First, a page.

Mary Shelley’s Frankenstein was published in 1818, in a time where Romanticism was in full swing in England. During the 1790s, when the novel is supposed to take place, the French revolution was going on and no more than one hundred and fifty years before that was the English revolution of 1640 to 1660. In Frankenstein many themes of unrest and revolution are expressed which are fundamentally similar to those in 17th to 19th century Europe. In looking at the novel through a Marxist lens Frankenstein can be seen as a reflection of the social establishments of the late 18th century. There is clear evidence of class struggle in the novel, and Shelley uses this theme in a way that criticizes society of that time period, and brings to light some of the deeper problems of living in that era, like social and economic inequality and corruption, and the effect that that has on the individual and the society.
One of the main causes of both the French Revolution of 1789 and the English revolution of 1640 was the increase of wealth and strength of the bourgeoisie as capitalism developed. (Rees) During the English revolution King Charles sided with the upper class landowners and the nobles, not the common people. Victor Frankenstein and his family are a representation of the bourgeoisie in the book, and he implies sympathy toward King Charles in a passage when he and Clerval Visit Oxford, England. Victor writes “It was here that Charles I. had collected his forces. This city had remained faithful to him, after the whole country had forsaken his cause to join the standard of Parliament and Liberty. The memory of that unfortunate king, and his companions…gave a peculiar interest to every part of the city” (Shelley 140) Victor is sympathetic toward the king, taking his perspective on the matter and describing his downfall as unfortunate, rather than liberating. Exemplifying the fact that Frankenstein is a member of the upper class and sympathetic to the ruling class during the English Revolution Shelley alludes to the superstructure of society in the story.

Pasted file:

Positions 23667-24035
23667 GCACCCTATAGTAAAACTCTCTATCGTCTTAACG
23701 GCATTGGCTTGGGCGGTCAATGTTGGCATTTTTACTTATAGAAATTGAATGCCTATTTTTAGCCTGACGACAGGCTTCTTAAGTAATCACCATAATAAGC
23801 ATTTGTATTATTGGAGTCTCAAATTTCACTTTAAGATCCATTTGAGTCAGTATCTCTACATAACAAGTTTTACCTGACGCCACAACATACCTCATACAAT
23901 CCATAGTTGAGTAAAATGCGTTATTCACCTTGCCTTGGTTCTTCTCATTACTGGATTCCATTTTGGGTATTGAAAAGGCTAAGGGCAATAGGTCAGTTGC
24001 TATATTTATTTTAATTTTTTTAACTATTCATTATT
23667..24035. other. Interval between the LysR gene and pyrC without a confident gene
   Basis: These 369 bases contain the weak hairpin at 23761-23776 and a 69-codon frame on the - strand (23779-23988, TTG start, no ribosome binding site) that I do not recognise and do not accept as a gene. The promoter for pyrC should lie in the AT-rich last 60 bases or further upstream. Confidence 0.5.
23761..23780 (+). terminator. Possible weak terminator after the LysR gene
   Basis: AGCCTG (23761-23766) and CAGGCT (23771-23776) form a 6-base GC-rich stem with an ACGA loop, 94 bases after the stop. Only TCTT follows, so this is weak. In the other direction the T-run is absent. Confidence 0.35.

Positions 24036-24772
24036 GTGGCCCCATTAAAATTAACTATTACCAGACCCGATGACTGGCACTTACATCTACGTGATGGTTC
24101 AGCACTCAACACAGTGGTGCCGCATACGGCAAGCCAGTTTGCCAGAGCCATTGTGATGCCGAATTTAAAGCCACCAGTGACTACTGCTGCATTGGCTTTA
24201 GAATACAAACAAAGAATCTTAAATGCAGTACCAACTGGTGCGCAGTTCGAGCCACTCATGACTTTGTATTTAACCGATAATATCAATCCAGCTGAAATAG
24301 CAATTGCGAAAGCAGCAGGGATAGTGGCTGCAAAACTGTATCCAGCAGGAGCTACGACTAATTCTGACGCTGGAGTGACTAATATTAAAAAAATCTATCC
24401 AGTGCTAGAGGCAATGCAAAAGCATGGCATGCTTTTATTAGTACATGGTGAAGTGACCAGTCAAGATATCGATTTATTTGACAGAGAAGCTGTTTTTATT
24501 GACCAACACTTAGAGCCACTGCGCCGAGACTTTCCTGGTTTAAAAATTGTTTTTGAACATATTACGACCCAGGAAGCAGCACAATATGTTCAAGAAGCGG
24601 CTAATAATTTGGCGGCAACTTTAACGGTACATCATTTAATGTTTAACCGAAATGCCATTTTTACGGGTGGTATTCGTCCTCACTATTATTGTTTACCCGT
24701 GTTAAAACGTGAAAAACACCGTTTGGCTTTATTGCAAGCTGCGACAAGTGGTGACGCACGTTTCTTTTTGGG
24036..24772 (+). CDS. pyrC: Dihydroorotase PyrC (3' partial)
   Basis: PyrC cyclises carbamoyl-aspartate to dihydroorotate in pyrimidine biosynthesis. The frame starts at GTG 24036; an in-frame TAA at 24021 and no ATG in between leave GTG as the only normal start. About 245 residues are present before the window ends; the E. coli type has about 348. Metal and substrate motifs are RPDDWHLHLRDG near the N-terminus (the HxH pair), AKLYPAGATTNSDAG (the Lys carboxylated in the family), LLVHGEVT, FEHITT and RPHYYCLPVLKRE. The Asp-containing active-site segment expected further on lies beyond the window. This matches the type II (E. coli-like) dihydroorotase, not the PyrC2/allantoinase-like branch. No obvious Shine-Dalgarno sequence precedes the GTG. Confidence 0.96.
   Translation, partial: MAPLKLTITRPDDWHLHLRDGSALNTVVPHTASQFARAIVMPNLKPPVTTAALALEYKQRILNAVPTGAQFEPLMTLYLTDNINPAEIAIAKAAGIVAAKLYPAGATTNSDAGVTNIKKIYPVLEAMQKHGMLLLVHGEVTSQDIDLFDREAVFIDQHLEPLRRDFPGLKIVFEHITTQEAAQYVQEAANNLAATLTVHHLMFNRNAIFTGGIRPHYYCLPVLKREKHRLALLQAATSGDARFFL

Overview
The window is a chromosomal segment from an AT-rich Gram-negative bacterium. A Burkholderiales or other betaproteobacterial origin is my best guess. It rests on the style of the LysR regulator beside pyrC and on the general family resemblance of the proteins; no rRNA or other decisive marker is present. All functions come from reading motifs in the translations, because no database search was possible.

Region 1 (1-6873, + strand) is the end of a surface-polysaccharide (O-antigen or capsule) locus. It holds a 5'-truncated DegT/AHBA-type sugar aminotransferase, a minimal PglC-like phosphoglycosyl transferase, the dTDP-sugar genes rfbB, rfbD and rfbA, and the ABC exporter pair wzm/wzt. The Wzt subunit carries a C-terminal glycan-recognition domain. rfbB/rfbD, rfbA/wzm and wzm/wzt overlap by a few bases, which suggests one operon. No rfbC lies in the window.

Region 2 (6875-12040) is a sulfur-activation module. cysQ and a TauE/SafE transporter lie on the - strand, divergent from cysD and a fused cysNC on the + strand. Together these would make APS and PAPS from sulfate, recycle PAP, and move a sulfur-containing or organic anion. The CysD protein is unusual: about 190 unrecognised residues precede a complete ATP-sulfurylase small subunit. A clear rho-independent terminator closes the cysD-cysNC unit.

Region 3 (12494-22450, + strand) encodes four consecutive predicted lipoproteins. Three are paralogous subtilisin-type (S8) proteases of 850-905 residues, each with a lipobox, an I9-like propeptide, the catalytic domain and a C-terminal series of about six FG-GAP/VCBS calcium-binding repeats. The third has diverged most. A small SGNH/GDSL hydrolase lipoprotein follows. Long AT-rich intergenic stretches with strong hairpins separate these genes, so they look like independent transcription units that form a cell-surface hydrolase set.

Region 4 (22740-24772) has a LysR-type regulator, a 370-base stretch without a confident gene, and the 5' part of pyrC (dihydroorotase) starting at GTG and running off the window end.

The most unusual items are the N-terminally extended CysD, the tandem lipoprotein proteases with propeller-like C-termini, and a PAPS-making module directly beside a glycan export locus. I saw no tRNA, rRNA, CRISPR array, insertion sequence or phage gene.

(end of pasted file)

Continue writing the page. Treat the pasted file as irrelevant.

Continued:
One of the more obvious conclusions that can be reached while looking at the text through a Marxist lens is that the monster represents the Proletariat while Victor represents the Bourgeoisie. The monster is physically bigger and stronger, while Victor is weak, but wealthy and educated. This is comparable to aspects of the working and upper classes of society in 18th and 19th century Europe. Shelley insinuates the idea of the working class rising above the upper class when Victor halts the creation of the monster’s companion. The monster says to Victor “Slave, I have reasoned with you, but you have proved yourself unworthy of my condescension.” “You are my creator, but I am your master; – obey!” (Shelley 146) This threat of “revolution” can imply the tensions experienced leading up to the French Revolution. The working class began the French revolution with good intentions, but it ended with massive violence and thousands of beheadings. Another important passage is said by the monster upon his first meeting with Victor on the summit of Montanvert. He says: